The early Buddhists, however, rather than seeing Mara as a demonic, virtually all-powerful Lord of Evil, regarded him as more of a nuisance. Many episodes concerning his interactions with the Buddha have a decidedly humorous air to them.


Mara is not all powerful, he is the mere ruler/lord of sixth heaven. He has influences over the beings of the desire realm because of their attachments to sense objects but devas of form and formless realms are very much removed from his influences since its almost impossible to break through and disturb their deep level of concentration.


Yep, thats exactly what the article says.

:namaste:
The heart of the path is SO simple. No need for long explanations. Give up clinging to love and hate, just rest with things as they are. That is all I do in my own practice. Do not try to become anything. Do not make yourself into anything. Do not be a meditator. Do not become enlightened. When you sit, let it be. When you walk, let it be. Grasp at nothing. Resist nothing. Of course, there are dozens of meditation techniques to develop samadhi and many kinds of vipassana. But it all comes back to this - just let it all be. Step over here where it is cool, out of the battle. - Ajahn Chah
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Re: Mara

Postby AdvaitaJ » Wed Feb 11, 2009 12:14 am

clw_uk wrote:Real being or manifestation of the defiled mind? Or both?

I often wonder what the Buddha really thought. Was it the equivalent of one of us today saying "the devil made me do it" or was he literally describing interactions with a supranormal being. :shrug: No matter what, I don't let it interfere with my practice.

Regards: AdvaitaJ
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Re: Mara

Postby jcsuperstar » Wed Feb 11, 2009 8:18 am

well we know it can be one, but arent sure if it can be the other, so why not avoid the mara we can and not worry about the mara that may or may not exist?
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the mountain may be heavy in and of itself, but if you're not trying to carry it it's not heavy to you- Ajaan Suwat
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Re: Mara

Postby tiltbillings » Wed Feb 11, 2009 8:29 am

http://www.audiodharma.org/talks/StephenBatchelor.html

There are two talks by Stephen Batchelor on Mara. The first contains a careful look at Mara in the Pali texts and is very good. He also talks about the difference betwwern how Mara is understood in the suttas and how Mara is understood in the Mahayana sutras. The second is a Q&A which is mixed.
This being is bound to samsara, kamma is his means for going beyond.
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Re: Mara

Postby Ben » Wed Feb 11, 2009 11:22 am

Hi all
On the subject of Mara, here is something that may pique some interest...

In Brahmanimantanika Sutta (MN 49) there is a particularly interesting interaction between the Buddha and Mara in the retinue of Baka the Brahma. The Buddha appeared in the Brahma realm after perceiving the pernicious view of eternalism that was taking hold in Baku's mind.
On the meeting between Buddha and Baka, Baka says:
'Come, good sir! Welcome, good sir! It is long, good sir, since you found an opportunity to come here. Now, good sir, this is permanent, this is everlasting, this is eternal, this is total, this is not subject to pass away; for this is where one is neither born nor ages nor dies nor passes away nor reappears, and beyond this there is no escape'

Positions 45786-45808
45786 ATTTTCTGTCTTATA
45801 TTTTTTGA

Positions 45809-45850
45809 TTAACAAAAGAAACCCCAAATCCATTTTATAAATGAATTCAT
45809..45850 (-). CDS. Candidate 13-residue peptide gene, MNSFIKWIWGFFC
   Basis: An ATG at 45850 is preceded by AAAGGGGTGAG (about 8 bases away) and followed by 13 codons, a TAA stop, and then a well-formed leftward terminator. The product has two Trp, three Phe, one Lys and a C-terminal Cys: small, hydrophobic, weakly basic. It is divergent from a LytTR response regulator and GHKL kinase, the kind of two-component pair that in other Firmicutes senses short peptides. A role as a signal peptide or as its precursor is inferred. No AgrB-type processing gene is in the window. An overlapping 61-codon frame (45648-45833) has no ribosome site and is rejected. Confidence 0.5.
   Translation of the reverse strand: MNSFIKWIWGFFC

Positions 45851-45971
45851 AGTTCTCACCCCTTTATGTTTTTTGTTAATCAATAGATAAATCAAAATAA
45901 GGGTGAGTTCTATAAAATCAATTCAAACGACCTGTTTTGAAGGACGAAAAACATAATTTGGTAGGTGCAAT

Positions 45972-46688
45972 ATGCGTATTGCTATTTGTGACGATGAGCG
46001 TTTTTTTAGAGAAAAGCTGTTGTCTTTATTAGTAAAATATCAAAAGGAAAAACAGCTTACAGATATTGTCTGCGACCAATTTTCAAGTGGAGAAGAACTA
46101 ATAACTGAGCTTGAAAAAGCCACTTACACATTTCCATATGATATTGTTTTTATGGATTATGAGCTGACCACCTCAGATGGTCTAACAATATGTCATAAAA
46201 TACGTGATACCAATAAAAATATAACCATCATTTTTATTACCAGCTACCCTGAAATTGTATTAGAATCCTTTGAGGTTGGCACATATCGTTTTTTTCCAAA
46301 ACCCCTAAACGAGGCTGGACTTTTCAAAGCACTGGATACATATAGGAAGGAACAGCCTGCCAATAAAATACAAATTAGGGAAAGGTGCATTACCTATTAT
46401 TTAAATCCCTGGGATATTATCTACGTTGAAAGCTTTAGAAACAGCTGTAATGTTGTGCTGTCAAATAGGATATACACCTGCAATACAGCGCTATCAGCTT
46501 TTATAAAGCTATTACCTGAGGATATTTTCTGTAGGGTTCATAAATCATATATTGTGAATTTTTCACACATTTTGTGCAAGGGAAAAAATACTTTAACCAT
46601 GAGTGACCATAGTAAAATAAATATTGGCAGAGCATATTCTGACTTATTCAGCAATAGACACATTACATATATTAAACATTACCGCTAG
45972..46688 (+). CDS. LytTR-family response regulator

4 When this was said, I told Baka the Brahma: 'The worthy Baka the Brahma has lapsed into ignorance; he has lapsed into ignorance in that he says of the impermanent that it is permanent, of the transient that it is everlasting, of the non-eternal that it is eternal, of the incomplete that it is total, of what is subject to pass away that it is not subject to pass away, of where one is born, ages, dies, passes away, and reappears, that here one is neither born nor ages nor passes away nor reappears, and when there is an escape beyond this, he says there is no escape beyond this'


Then, something interesting happens...

5. 'Then Mara the Evil One took possession of a member of the Brahma's Assembly and he told me: 'Bhikkhu, bhikkhu, do not disparage him, do not siparage him, for this Brahma is the Great Brahma, the Overlord, the Untranscended, of Infallible Vision, Wielder of Mastery, Lord Maker and Creator, Most High Providence, Master and Father of those that are and ever can be. Before your time Bhikkhu, there were recluses and brahmins in the world who condemned earth...
...Be sure, good sir, to d only as the Beahma says; never overstep the word of the Brahma. If you overstep the word of athe Brahma, bhikkhu, then like a man trying to deflect an approaching beam of light with a stick, or like a man losing his hold on the earth with his hands and feet as he slips into a deep chasm, so it will befall you, bhikkhu. Be sure, good sir, to do only as the Brahma says; never overstep the word of the Brahma. Do you not see the Brahma's Assembly seated here, bhikkhu?' And Mara the evil One thus called to witness the Brahma's Assembly.


It would appear that Mara, instead of confronting the Buddha head-on, was trying to entice the Buddha to ensure that Baka the Brahma remained in the fools paradise of eternalism. The commentarial explanation referenced in Bhikkhu Bodhi's note to paragraph 5 reads:

MA Mara's intention is to show: 'If you do as a Brahma says without overstepping his word, you too will shine with the same splendour and glory as that with which the Brahma's Assembly shines'


Then the story thickens...

The Buddha says:
When this was said, I told Mara the Evil One: 'I know you, Evil One. Do not think "He does not know me". You are Mara, Evil One, and the Brahma and the Brahma's Assembly and the members of the Brahma's Assembly have all fallen into your hands, they have all fallen into your power. You, Evil One, think: "This one too has fallen into my hands, he too has fallen into my power"; but I have not fallen into your hands, Evil One, I have not fallen into your power